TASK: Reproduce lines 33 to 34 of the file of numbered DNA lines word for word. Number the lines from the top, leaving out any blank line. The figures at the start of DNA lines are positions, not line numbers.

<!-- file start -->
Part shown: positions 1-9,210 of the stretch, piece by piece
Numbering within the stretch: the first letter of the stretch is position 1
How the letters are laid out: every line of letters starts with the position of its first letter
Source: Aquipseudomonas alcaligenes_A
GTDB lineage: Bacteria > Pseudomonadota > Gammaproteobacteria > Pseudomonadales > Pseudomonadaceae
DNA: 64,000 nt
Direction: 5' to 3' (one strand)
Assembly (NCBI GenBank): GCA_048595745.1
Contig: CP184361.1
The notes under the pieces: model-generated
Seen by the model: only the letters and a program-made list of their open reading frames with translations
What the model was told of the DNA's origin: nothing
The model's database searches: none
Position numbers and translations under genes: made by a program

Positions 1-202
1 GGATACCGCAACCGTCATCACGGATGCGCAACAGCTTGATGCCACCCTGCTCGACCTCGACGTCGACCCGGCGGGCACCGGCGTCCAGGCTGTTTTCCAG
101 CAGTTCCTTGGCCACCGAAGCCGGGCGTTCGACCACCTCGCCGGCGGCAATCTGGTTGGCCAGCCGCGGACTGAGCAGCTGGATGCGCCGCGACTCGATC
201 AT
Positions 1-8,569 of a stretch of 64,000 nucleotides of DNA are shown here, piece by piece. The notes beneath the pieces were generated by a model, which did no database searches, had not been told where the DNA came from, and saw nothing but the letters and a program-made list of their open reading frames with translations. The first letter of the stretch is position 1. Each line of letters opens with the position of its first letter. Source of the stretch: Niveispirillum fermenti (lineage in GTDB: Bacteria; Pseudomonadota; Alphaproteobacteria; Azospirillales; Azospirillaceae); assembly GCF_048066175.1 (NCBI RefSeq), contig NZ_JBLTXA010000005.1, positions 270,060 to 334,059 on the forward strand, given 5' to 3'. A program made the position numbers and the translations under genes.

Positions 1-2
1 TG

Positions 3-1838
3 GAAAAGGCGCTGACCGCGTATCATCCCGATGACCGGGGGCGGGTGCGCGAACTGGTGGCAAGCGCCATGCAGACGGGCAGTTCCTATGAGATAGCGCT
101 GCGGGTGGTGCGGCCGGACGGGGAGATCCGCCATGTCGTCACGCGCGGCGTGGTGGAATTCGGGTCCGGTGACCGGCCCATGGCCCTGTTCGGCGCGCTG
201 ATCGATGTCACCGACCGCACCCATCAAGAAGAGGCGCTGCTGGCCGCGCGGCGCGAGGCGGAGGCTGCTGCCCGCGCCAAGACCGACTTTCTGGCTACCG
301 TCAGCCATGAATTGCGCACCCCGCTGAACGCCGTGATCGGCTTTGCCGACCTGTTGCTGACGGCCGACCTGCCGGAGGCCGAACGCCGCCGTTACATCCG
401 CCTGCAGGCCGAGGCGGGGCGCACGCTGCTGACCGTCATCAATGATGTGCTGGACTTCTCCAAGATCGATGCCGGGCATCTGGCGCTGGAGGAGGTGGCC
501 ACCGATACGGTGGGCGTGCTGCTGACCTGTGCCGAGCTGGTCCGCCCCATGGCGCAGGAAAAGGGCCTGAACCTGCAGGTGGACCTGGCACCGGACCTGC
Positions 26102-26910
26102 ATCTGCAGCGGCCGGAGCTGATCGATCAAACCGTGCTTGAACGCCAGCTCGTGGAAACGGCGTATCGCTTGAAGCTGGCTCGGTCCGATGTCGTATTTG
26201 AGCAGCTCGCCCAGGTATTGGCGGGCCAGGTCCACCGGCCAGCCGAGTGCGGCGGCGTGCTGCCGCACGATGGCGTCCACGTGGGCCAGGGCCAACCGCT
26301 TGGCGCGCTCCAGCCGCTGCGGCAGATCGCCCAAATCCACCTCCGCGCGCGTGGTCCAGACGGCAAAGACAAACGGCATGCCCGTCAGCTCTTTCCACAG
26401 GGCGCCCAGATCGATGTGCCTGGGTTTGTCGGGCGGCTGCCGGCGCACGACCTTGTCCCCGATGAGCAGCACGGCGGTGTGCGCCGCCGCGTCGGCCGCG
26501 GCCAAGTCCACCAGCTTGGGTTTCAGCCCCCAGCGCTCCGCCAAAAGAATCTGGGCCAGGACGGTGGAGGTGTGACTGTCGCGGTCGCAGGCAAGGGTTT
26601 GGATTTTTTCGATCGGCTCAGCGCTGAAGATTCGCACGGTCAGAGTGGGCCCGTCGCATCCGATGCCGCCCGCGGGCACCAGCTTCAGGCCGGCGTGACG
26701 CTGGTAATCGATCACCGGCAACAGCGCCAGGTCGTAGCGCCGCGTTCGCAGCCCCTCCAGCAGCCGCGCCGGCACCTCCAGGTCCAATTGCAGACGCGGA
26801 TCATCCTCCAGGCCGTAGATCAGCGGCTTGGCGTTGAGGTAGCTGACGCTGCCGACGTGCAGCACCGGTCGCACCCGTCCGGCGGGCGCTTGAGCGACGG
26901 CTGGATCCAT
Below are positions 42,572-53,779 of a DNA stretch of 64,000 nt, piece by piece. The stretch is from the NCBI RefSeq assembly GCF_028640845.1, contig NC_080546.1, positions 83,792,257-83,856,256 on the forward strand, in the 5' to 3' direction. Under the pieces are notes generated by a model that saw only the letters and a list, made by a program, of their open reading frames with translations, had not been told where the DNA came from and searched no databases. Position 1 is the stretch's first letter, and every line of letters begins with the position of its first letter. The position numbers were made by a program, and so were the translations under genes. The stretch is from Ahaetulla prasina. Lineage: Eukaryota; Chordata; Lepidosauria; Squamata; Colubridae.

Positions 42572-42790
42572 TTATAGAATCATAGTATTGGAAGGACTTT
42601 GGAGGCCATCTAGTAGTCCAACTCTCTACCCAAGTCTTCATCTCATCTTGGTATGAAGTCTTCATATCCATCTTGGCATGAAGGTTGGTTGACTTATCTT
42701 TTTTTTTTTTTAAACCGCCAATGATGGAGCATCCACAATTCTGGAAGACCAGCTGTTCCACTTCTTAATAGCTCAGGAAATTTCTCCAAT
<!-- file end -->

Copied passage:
26401 GGCGCCCAGATCGATGTGCCTGGGTTTGTCGGGCGGCTGCCGGCGCACGACCTTGTCCCCGATGAGCAGCACGGCGGTGTGCGCCGCCGCGTCGGCCGCG
26501 GCCAAGTCCACCAGCTTGGGTTTCAGCCCCCAGCGCTCCGCCAAAAGAATCTGGGCCAGGACGGTGGAGGTGTGACTGTCGCGGTCGCAGGCAAGGGTTT